Whether your job involves sitting down at a desk all day or moving around and working with your hands, we are all equally susceptible to the aches, pains, and muscle stiffness that can arise through Repetitive Strain Injuries (RSIs). Both sedentary and active work styles can lead to RSIs, and activities that can increase their risk include:
- Straining the same muscles through repeated actions
- Maintaining the same posture for long periods without a break
- Long periods of abnormal posture without a break
- Lifting heavy objects repeatedly
No matter your occupation, ergonomic breaks to stretch your muscles are vital to long-term health.
RSIs most frequently occur in the wrists, hands, elbows, neck, and back. Symptoms can include mild to severe pain, swelling, stiffness, and weakness. Given that most employees face repetitive movements or a sedentary work environment in their jobs, it can be easy to develop an RSI without preventative action.
Additionally, RSIs can create the risk for re-injury or chronic flare-ups. The American College of Sports Medicine and the Canadian Society for Exercise Physiology agree that the most significant injury predictor is a previous injury of the same type in the same location. For example, if you develop tendonitis in the elbow, commonly known as “tennis elbow,” and make a full recovery by treating it through physiotherapy, you will be more likely to develop the same injury in the future. For this reason, RSIs are a frequent culprit of short-term disability claims in the workplace.
The primary treatment for Repetitive Strain Injuries typically involves Rest, Ice, Compression, and Elevation (RICE) immediately after the injury occurs. If you suspect you have an injury, you should consult a medical professional for injury recovery. Further treatment may involve steroid injections, anti-inflammatory drugs, physiotherapy, and therapeutic exercises.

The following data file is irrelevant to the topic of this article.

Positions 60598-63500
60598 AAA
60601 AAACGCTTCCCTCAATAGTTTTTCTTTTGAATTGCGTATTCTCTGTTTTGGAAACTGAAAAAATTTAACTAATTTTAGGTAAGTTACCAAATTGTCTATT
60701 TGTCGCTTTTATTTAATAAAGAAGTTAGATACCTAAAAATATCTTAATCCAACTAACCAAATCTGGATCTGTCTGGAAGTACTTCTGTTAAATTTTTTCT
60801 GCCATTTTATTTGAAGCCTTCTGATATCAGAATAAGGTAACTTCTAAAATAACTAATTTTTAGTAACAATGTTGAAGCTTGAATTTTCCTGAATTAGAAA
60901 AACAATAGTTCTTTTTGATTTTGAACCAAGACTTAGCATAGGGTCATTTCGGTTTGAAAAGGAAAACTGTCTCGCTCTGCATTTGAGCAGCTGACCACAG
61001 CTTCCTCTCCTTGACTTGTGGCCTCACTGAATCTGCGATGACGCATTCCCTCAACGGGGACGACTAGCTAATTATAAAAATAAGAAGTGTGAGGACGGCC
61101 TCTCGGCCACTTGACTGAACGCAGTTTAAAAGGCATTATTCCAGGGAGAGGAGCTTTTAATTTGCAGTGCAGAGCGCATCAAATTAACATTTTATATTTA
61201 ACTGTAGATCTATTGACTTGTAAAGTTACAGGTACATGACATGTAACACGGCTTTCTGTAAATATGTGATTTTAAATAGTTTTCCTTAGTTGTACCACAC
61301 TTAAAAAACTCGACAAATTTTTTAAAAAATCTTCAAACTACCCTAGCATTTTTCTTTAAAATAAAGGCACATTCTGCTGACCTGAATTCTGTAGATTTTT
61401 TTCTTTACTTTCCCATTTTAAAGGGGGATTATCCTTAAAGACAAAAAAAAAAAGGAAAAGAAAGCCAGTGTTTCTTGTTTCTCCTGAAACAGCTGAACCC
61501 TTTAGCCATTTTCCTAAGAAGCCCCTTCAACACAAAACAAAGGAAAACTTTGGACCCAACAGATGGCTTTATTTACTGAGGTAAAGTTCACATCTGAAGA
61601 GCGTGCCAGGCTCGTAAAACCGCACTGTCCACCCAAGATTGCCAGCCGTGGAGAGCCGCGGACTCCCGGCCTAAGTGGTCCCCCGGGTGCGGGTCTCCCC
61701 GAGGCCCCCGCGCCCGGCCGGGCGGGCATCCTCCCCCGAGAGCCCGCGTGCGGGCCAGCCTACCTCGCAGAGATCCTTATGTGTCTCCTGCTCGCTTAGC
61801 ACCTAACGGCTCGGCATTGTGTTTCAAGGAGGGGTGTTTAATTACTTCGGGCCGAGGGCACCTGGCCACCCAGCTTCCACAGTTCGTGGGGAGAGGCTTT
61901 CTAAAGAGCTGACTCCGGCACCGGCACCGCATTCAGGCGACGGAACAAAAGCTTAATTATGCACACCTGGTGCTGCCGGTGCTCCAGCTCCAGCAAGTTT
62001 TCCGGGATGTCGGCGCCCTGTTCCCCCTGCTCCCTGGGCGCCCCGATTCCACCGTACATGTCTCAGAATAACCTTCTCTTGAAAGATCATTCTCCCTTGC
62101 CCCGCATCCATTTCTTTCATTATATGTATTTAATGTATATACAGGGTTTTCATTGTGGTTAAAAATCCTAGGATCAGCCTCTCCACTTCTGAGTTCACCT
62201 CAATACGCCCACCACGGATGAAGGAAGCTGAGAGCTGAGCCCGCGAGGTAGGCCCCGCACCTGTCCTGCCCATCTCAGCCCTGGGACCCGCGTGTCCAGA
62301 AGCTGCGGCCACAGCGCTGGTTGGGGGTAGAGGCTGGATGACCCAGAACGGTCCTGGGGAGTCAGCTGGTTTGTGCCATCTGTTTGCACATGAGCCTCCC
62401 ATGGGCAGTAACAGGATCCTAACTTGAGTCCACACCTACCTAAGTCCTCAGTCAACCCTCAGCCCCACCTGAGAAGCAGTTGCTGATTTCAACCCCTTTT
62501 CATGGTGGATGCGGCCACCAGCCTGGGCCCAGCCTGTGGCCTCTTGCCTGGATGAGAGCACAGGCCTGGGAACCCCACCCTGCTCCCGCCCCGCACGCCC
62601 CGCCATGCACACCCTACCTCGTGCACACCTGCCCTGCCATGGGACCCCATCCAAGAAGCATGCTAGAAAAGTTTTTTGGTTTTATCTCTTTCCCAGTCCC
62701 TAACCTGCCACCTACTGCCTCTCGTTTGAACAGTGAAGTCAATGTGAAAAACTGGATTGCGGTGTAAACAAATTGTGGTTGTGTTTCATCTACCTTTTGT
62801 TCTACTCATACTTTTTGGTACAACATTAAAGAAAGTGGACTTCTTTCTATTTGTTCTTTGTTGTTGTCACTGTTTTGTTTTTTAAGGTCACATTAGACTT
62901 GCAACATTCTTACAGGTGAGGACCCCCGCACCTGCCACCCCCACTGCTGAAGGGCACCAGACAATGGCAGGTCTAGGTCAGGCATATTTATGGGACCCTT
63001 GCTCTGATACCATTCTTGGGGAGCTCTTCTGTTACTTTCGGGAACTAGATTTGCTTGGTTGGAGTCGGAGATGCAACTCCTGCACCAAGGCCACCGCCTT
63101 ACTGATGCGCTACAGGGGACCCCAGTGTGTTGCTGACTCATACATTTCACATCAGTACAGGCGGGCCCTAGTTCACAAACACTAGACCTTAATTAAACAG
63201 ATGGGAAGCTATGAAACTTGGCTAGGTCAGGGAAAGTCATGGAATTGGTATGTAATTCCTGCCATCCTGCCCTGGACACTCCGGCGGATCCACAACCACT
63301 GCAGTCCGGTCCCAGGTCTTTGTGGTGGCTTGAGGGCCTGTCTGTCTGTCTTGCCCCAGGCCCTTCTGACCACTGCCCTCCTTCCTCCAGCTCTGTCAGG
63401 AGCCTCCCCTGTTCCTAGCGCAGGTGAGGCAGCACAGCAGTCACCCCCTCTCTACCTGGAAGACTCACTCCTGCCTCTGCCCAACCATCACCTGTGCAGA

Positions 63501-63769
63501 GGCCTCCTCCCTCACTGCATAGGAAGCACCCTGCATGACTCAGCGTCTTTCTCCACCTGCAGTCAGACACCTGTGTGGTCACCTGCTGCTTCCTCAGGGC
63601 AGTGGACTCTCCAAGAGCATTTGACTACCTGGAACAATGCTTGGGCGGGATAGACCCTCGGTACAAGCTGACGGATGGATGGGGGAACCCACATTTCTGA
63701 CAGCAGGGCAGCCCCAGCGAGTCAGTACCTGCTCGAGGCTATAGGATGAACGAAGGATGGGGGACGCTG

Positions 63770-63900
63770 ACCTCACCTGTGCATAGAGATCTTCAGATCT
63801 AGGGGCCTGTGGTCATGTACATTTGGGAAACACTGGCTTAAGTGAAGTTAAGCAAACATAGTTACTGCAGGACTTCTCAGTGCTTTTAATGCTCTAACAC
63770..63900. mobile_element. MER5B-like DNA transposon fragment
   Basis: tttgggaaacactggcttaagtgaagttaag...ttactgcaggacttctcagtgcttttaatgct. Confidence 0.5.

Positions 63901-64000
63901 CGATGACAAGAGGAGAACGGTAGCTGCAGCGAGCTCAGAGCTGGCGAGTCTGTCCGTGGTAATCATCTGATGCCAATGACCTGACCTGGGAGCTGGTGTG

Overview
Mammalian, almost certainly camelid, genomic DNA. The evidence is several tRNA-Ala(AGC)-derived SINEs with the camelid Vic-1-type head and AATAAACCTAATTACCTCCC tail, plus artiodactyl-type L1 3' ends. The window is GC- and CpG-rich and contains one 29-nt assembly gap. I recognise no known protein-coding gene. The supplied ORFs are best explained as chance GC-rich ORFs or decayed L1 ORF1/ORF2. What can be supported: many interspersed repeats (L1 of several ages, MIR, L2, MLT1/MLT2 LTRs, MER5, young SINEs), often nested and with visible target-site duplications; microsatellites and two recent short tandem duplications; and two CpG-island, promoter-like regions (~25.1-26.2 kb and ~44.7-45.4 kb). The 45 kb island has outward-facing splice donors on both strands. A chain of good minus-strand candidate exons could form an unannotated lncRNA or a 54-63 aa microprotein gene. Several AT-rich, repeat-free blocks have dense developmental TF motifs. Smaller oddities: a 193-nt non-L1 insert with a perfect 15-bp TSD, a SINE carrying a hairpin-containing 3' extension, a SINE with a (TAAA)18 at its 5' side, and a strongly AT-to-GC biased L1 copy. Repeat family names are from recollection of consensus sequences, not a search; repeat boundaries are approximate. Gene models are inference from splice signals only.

Taking time each day for a stretch break is an excellent way to lower your risk of developing an RSI. A few short breaks to move around and stretch can improve your mobility, decrease your risk of developing an RSI, and increase productivity. Here are two simple stretches you can try at your desk:
Seated spinal rotation
- While seated, cross your arms over your chest
- Grab your shoulders
- Rotate your upper body from the waist, turning gently from left to right as far as feels comfortable. Pay special attention to the core, squeeze through abdominals to help with the twist
- You should feel some sensation on each side of your lower back as it stretches out
- Stand up and stretch your arms out behind you
- Clasp your hands together and gently lift your arms
- If you cannot reach your hands behind your back, try holding a towel or neck tie behind you, bringing your hands as close together on the fabric as you can
- You should feel your shoulders and chest stretching
Practicing stretches consistently throughout your workday, particularly those recommended by a medical professional, can help you develop a marked improvement in mobility to prevent RSIs in the future. You can read more about Repetitive Strain Injuries at the Canadian Society of Exercise Physiology or the American College of Sports Medicine.
Promoting wellness in the workplace is one of the best ways to decrease disability claims. To learn more about our Return to Health® program and services, click here.